Brits may say “Cheerio” to Instagram, Facebook, Flickr photo rights

via Mashable
via Mashable

Brits, take notice: your Instagram, Facebook, and Flickr photos may now be up for grabs.

The Enterprise and Regulatory Reform Act includes sweeping changes concerning social media image ownership. It passed parliament and last week, it received Royal Assent to become law.

Says Digital Trends reporter Francis Bea, “The clause that’s a cause for genuine concern is the ‘Orphan Works and Extended Collective Licensing Clause 79,’ and according to The Register, which is calling it the ‘Instagram Act,’ it means that photos whose owners cannot be found can be used by anyone.”

Because most photos in the social media sphere lack metadata or other identifying information, a company or individual can claim it as an orphan after briefly searching for an owner. They will then be able to sublicense the image.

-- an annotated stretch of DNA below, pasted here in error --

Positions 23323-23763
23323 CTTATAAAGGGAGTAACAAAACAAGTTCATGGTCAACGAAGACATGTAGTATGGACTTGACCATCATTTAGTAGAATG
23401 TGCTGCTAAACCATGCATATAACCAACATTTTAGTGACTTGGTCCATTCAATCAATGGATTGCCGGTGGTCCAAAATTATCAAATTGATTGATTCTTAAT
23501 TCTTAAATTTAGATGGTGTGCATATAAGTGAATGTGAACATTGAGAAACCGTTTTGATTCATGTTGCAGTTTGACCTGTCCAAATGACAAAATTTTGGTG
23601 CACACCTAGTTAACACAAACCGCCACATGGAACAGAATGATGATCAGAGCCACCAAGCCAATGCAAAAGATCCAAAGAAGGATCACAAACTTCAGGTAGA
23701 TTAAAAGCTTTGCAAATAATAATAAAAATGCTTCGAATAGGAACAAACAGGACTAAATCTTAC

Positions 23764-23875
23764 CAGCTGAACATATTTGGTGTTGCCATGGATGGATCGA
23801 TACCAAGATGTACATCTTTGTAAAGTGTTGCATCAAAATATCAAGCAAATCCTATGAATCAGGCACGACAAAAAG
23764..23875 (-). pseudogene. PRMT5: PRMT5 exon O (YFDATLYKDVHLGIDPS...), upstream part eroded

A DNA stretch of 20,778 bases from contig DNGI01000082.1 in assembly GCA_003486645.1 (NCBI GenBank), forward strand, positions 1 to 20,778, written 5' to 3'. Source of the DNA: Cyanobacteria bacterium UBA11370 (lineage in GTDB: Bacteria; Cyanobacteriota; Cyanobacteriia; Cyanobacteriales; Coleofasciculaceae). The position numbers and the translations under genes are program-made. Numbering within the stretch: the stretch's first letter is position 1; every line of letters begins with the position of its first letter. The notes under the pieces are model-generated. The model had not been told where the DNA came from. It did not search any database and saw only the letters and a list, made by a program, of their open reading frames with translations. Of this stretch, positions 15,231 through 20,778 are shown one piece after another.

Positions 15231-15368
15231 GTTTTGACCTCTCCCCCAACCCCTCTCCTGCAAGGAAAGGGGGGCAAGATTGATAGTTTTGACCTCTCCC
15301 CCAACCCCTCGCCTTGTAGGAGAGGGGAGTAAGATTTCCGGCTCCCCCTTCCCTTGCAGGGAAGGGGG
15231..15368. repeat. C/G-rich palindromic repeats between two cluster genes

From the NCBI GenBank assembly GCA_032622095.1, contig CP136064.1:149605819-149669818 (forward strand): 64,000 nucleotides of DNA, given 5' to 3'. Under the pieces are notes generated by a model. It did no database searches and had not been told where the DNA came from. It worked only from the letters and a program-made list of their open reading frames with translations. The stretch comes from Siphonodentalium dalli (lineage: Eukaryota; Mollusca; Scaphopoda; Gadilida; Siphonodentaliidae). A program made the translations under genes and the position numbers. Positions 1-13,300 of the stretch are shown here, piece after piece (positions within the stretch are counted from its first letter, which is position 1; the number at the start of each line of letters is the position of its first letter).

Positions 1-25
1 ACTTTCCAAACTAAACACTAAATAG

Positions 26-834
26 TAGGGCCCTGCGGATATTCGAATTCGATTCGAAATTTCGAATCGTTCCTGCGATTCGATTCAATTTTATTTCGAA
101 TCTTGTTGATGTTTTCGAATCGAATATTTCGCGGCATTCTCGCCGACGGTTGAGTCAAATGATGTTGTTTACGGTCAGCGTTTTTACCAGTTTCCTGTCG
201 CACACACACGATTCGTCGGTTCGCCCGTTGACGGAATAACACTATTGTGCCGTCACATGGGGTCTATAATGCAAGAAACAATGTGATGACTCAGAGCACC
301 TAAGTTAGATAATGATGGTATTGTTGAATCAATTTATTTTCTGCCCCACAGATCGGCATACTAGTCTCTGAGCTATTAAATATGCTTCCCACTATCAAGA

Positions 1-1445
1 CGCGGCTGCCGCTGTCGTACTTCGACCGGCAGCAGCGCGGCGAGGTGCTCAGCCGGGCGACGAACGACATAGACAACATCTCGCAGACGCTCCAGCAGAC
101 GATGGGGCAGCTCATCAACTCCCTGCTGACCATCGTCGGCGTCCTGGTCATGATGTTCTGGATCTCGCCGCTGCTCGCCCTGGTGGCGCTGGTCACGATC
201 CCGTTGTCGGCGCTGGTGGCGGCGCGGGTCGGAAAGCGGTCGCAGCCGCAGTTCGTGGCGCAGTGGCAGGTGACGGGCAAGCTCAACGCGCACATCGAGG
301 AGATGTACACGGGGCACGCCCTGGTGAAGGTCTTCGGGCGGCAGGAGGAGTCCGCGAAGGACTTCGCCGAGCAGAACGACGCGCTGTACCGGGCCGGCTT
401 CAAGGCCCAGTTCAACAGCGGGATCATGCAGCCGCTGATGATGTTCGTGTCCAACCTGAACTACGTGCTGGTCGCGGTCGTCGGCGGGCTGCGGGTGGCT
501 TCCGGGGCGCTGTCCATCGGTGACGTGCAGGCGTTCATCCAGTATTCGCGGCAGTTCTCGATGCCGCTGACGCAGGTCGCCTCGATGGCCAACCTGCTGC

The only alternative to protect yourself and your photos is to register each image through an official database, PLUS.

The Berne Convention for the Protection of Literary and Artistic Works, whose signatories include a majority of the world’s nations, are required by law to recognize the makers’ rights of ownership for works – like photos posted to social media sites – in a more diligent manner than the new law. What will be the fallout? It might all boil down to how Berne countries react to British products using photos obtained through the Enterprise and Regulatory Reform Act.

What is your reaction to this controversial new law?


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